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Malware Responses: What To Do Before, During, And After An Attack

Don't let a malware attack ruin your business. A little planning and the right responses can make it a minor annoyance instead of a major catastrophe.
Responding To An Attack

• Disconnect infected/compromised systems from networks. However, do so carefully: Some malware programs do regular checks to determine that "member systems" -- infected systems on a network -- are still connected. If the malware finds that any of the previously infected systems are not on the network, the payload may activate.

20 Years Of PC Viruses


 A Brief History Of Viral Time

 The 10 Most Destructive Viruses

 Early Days On The Antivirus Front

 What To Do In A Malware Attack

      •  Preparing For Attacks

      •  Recognizing An Attack

      •  Responding To An Attack

      •  Restoring Services And Systems

      •  Replaying The Response

 Virus Image Gallery

 Virus Timeline

• Clean the infected systems using the anti-malware software you already have in place. Make certain that the signature definition files are up to date -- expect that the really dangerous malware executable signature was in last night's signature file.

• Determine what the actual target of the attack was and check its integrity. If it's clean, make a backup. The malware's malicious payload may not have been activated yet. Clean up your systems before it does.

• Assume that the malware did more than attack a few copies of Solitaire and that your business systems have been compromised. Further, assume that you may well have missed an infected system in the cleanup effort -- think about the possibility of stealth infections. Run scans on systems booted clean from write-protected floppies, from CDs, or from safe partitions to be sure the system being scanned is infection-free.

• Determine the entry point of the malware problem. This will help you find out what went wrong and secure the network, servers, and systems from being the entry-point next time.

• Systems get infected with malware all the time. It happens. Don't be ashamed and try to handle the problem by yourself. Your response team should include some real experts; use them. It's what they get paid for.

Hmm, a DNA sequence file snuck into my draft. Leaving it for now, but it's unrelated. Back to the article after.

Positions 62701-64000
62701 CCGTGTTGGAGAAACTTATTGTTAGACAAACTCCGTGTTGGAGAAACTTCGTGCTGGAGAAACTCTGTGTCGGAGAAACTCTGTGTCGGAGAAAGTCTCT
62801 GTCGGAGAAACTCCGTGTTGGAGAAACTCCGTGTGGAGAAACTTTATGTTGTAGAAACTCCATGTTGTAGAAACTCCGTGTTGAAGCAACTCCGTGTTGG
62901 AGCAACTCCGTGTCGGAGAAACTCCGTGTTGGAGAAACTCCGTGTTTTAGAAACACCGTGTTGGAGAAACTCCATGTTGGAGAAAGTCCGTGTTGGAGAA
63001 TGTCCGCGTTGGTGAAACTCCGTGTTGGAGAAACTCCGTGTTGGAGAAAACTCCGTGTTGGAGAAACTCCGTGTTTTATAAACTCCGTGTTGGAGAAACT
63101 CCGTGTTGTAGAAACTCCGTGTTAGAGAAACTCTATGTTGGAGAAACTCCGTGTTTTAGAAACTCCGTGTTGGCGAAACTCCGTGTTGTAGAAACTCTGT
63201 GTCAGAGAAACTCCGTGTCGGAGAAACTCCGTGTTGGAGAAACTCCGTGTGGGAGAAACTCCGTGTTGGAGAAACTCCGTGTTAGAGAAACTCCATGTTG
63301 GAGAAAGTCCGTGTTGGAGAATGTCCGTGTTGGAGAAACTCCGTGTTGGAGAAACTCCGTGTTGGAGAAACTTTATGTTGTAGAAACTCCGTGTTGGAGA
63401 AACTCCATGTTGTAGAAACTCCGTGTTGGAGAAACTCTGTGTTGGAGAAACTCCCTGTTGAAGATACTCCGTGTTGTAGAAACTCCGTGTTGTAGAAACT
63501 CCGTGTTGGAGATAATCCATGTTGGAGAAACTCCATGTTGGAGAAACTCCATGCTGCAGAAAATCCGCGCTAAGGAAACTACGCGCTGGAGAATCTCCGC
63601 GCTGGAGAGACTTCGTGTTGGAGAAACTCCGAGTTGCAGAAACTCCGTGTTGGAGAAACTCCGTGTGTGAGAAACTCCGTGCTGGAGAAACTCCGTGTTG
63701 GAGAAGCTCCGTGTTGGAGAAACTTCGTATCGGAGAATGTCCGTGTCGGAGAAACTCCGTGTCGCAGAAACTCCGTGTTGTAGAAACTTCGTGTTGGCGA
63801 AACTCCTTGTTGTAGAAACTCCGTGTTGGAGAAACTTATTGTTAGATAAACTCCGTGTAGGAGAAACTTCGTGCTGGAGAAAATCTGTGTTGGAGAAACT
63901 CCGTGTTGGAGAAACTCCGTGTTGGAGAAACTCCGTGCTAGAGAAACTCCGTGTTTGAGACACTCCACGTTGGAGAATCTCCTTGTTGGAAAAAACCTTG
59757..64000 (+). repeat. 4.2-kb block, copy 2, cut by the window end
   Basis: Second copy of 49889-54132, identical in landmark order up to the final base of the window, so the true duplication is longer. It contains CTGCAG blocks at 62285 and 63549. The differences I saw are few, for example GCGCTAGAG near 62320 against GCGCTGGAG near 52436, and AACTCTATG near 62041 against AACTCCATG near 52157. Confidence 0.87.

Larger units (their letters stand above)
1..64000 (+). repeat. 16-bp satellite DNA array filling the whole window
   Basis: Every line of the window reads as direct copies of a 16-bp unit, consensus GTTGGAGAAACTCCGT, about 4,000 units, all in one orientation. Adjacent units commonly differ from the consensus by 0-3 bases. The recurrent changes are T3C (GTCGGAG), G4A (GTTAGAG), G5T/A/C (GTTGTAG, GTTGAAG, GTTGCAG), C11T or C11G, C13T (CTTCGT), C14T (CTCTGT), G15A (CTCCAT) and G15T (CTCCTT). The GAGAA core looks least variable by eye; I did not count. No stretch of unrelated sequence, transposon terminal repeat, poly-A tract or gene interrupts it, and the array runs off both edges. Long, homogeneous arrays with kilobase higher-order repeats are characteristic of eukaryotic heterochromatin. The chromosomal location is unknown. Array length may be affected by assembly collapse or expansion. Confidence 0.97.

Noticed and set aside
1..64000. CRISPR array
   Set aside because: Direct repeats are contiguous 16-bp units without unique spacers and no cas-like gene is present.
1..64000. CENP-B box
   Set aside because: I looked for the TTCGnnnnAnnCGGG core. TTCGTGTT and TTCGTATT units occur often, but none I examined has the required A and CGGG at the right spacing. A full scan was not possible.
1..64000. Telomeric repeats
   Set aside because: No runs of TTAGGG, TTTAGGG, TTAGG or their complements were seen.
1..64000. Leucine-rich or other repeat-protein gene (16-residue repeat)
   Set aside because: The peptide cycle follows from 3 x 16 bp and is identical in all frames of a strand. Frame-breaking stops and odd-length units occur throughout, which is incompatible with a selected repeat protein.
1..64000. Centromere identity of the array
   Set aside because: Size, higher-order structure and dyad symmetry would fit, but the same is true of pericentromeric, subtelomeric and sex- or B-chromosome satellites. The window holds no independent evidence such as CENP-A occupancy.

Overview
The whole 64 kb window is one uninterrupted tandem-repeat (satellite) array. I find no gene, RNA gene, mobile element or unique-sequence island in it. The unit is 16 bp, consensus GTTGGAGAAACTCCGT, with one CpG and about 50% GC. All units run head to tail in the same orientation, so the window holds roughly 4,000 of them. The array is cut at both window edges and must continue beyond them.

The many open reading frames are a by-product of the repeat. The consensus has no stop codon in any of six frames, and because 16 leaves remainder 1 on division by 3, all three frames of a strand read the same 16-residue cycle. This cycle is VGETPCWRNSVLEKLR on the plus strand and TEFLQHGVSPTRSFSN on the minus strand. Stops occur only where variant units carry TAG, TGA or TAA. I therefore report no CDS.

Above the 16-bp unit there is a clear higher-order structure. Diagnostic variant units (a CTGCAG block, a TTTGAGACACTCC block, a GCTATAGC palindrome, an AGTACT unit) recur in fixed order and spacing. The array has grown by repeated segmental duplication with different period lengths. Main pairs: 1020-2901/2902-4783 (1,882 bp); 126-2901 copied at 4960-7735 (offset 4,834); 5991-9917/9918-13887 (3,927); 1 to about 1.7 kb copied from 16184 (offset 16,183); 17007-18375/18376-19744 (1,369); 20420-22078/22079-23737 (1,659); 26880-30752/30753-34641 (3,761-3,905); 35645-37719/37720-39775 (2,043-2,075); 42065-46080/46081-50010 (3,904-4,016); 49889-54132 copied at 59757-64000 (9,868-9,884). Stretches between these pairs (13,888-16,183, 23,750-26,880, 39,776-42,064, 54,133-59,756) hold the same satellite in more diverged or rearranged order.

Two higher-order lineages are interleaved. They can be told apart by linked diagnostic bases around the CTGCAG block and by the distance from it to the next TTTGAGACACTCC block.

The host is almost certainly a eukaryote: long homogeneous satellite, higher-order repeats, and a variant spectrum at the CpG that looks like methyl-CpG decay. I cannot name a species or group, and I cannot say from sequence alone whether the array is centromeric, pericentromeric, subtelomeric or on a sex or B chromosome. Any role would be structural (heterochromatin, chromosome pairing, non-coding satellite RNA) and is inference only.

• For experts only: If you know what you're doing, allowing a virus, worm, or other malware to spread on your system and watching it as it does so can be quite enlightening. If you're not sure you can contain it, though, don't risk it!

Restoring Services And Systems

• Change all passwords on all systems and servers.

• Make sure to restore only from clean backups, made from systems that have been checked for malware.

• If your system(s) came under active attack, it may again. Examine all firewall logs to try to determine the source IP of the attack.

• Scrupulously monitor all network activity to be sure the malware isn't still lurking around and new back doors haven't been created.

Replaying The Response

• Get the malware team together to discover what can be learned from the incident.

• Determine how effective the team's actions were and whether these actions can be made more effective. The team's management representative should be able to implement suggested changes as required.

• Tell the story of what happened to upper management to prepare them for the next time. If nothing happened aside from the attack itself, great! Your planning worked perfectly.

Ross M. Greenberg is the author of the early antivirus programs Flu_Shot and VirexPC. He now consults and writes mainly on security-related matters.

Editor's Choice
Sara Peters, Editor-in-Chief, InformationWeek / Network Computing
Pam Baker, Contributing Writer
James M. Connolly, Contributing Editor and Writer
Sara Peters, Editor-in-Chief, InformationWeek / Network Computing
Greg Douglass, Global Lead for Technology Strategy & Advisory, Accenture
Carrie Pallardy, Contributing Reporter